From then on, Karnes was a community in decline. The small farmers and ranchers never recovered from the economic devastation of the 1930s, and the basis of their lives, the sustenance of the community, would never be something any one person could make a living at.
The ties that bind
County Commissioner Pete Jauer was brought up to love the land his family worked, but he watched his father work as a horse trader and tractor salesman when the county was in a bust and as an oil field hand during the booms to make a living for his family of 17 children. The real family passion remained the land.
"The land is what tied us. The land is what holds people here," Jauer said, while his brother nodded in agreement.
The minerals beneath kept alive the promise of Karnes' rebirth. The 1930 find had played out, but another flurry of activity in the '40s put local people like Jauer's father to work in the oil field and brought some much-needed money into the county. But the plays never lasted. When they were over, Karnes residents were left to struggle to survive until the next play arrived, or they could leave.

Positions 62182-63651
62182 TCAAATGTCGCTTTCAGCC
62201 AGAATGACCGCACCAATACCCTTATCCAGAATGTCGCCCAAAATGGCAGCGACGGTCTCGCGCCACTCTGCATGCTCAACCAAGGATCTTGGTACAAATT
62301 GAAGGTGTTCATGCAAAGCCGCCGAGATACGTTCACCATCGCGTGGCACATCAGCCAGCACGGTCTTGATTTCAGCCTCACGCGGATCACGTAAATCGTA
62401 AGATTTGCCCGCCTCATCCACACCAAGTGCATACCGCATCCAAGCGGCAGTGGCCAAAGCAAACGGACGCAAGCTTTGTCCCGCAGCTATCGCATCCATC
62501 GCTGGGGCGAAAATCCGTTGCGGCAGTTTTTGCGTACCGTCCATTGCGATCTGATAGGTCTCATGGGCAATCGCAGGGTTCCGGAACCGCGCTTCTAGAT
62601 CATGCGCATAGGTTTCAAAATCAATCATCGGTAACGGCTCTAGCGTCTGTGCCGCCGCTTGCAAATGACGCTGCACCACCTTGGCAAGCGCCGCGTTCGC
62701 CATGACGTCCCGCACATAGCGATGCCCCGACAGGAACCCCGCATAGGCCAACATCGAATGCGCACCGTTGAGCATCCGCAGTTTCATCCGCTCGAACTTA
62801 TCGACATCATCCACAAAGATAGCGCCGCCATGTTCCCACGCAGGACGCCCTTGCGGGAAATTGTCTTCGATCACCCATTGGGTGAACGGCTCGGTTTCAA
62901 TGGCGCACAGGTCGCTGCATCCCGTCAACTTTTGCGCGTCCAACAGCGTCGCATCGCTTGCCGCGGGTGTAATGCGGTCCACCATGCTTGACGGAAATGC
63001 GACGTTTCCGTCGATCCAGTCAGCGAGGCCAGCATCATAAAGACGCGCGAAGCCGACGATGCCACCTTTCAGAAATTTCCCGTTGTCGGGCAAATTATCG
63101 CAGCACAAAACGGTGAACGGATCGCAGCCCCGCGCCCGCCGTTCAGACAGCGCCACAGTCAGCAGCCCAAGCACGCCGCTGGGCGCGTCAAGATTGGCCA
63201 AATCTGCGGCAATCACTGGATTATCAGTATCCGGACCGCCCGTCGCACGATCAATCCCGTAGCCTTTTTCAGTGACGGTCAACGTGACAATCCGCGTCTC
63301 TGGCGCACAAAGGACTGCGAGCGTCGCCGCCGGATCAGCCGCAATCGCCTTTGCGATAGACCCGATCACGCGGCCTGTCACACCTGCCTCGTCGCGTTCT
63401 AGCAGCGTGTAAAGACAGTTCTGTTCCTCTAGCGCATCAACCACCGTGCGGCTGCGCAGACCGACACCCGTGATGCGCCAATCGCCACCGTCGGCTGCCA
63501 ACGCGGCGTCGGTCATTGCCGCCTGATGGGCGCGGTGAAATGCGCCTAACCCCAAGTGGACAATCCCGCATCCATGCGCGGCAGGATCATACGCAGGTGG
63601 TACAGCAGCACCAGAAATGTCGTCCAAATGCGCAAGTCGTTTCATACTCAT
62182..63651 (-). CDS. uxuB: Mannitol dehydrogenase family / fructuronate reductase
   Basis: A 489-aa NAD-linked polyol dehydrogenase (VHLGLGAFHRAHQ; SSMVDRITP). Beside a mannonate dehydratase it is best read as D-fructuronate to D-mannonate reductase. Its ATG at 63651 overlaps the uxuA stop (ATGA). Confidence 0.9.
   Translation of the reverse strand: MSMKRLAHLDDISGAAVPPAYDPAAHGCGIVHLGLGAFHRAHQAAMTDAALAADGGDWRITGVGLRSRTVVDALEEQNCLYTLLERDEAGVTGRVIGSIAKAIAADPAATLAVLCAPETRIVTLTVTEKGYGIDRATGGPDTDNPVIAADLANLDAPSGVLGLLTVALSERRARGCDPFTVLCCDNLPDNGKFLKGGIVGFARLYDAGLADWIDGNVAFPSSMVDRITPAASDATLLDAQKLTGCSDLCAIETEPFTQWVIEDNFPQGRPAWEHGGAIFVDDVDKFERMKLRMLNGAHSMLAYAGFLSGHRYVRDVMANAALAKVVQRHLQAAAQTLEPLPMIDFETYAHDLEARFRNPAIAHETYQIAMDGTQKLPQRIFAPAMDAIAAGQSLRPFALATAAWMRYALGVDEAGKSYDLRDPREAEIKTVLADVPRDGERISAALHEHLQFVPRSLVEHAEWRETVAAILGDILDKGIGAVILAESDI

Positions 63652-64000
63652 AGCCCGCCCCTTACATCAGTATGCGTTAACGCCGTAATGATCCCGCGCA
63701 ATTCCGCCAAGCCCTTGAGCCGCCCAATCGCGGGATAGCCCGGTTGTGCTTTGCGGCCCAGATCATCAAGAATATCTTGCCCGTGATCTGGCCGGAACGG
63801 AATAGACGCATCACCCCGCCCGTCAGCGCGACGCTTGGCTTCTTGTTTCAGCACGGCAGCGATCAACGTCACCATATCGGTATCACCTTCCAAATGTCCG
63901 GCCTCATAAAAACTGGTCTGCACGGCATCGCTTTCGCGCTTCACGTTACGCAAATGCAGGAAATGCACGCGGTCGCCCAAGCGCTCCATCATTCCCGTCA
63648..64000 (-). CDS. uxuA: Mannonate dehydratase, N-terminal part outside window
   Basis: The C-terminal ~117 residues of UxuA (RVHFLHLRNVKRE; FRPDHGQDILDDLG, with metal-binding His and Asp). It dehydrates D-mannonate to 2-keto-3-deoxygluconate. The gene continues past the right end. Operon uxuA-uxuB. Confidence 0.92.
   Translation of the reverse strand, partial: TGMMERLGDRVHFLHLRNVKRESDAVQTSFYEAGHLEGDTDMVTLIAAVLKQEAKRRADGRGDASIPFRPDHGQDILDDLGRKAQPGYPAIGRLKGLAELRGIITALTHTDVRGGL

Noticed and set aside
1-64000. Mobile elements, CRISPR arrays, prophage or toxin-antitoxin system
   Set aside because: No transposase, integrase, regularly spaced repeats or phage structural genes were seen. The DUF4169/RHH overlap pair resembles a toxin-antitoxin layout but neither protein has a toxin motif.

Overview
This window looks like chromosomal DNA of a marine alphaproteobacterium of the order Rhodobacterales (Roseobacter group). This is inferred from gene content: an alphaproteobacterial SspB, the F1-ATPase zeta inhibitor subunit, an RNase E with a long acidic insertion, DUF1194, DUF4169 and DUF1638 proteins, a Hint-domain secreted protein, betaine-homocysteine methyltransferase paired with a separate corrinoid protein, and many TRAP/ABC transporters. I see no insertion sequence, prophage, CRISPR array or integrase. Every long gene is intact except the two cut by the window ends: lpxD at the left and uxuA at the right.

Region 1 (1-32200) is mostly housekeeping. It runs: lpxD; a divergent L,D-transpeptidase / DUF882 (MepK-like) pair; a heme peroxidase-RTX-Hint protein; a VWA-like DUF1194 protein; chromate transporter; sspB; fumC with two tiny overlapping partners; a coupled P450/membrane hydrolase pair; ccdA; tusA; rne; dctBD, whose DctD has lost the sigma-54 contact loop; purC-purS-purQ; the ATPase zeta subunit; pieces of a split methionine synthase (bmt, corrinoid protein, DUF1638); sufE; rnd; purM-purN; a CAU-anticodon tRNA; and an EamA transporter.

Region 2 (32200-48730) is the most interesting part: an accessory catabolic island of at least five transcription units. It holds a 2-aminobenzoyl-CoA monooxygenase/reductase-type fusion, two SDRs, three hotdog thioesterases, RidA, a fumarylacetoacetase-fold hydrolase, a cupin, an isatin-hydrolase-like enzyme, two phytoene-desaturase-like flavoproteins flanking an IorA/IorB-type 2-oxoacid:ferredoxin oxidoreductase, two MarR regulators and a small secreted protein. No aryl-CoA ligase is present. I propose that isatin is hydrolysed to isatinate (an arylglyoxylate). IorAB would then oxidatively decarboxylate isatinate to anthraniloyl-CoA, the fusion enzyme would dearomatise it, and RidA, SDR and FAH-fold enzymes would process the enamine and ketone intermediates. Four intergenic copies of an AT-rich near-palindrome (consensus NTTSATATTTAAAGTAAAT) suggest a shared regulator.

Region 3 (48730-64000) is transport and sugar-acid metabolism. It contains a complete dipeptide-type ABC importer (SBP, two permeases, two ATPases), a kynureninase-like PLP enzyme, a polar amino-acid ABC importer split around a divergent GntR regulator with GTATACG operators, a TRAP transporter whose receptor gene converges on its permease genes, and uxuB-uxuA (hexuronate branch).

Bumping down the rutted pavement of Highway 181, Jauer looked out at the land around him.
"Jauer Flats, this is some of the best farmland around," he said.
Jauer's grandfather bought the land in 1906. It has been passed down and broken into pieces by his descendants ever since, but it has stayed in the family.
As boys, Jauer and his older brother, Bill, dreamed of the day they would buy all the land themselves. Now the land they grew up on has been bought and paid for with royalty money from the Eagle Ford Shale.
Out of retirement
John Braudway smiled as his gleaming Cadillac pulled up to a drill site gate, lifting his hand to wave at the guard. The man paused for a second and then hit a button to open the gate.
"That's the trick, you know. I look just enough like I might be the boss that they won't dare question me. They just let me on in," Braudway said. "In 1978, I started wearing a tie, and it's gotten me in to a lot of places I wasn't supposed to be."